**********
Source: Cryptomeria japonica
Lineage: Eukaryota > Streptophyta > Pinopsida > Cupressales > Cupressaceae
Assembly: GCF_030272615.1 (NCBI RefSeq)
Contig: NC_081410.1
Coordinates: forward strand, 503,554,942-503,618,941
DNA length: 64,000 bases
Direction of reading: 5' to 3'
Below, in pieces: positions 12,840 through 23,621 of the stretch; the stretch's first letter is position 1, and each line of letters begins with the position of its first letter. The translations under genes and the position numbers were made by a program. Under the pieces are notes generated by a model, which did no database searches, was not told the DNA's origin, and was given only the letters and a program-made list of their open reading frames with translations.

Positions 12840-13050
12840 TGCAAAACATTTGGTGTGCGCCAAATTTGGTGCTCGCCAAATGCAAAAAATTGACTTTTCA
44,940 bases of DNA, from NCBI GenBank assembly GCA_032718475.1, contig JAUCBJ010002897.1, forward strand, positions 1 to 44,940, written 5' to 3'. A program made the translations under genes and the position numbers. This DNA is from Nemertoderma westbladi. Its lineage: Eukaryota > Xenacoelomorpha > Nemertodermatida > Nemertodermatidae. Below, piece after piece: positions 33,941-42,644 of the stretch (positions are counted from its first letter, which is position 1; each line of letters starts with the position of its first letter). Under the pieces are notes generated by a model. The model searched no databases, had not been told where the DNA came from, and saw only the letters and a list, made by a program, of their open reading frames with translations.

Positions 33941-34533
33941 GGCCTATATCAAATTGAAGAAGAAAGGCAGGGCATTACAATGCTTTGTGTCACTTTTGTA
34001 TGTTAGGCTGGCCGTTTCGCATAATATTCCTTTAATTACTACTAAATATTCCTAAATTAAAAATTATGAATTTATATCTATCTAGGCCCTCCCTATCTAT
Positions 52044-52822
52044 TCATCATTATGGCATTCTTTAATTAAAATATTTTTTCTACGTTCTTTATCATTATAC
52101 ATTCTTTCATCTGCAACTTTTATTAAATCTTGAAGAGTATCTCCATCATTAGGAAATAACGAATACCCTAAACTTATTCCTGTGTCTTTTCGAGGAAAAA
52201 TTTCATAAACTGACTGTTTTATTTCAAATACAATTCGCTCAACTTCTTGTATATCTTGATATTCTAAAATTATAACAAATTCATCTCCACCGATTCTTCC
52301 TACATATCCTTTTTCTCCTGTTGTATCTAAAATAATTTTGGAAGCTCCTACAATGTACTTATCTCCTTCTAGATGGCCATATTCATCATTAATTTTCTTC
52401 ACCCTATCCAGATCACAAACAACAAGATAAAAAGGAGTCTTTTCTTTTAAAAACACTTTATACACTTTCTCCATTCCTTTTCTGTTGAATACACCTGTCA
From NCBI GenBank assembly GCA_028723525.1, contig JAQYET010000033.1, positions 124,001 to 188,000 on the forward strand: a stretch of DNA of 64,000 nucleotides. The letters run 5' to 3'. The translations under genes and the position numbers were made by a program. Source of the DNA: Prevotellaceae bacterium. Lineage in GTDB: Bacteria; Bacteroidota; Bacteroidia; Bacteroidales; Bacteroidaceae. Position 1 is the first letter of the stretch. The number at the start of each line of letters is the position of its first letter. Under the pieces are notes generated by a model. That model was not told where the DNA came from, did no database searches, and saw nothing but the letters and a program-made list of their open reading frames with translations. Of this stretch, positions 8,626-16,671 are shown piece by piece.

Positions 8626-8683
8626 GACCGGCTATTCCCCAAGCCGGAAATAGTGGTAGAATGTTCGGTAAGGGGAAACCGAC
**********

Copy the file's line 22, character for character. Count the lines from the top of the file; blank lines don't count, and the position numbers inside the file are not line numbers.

Positions 8626-8683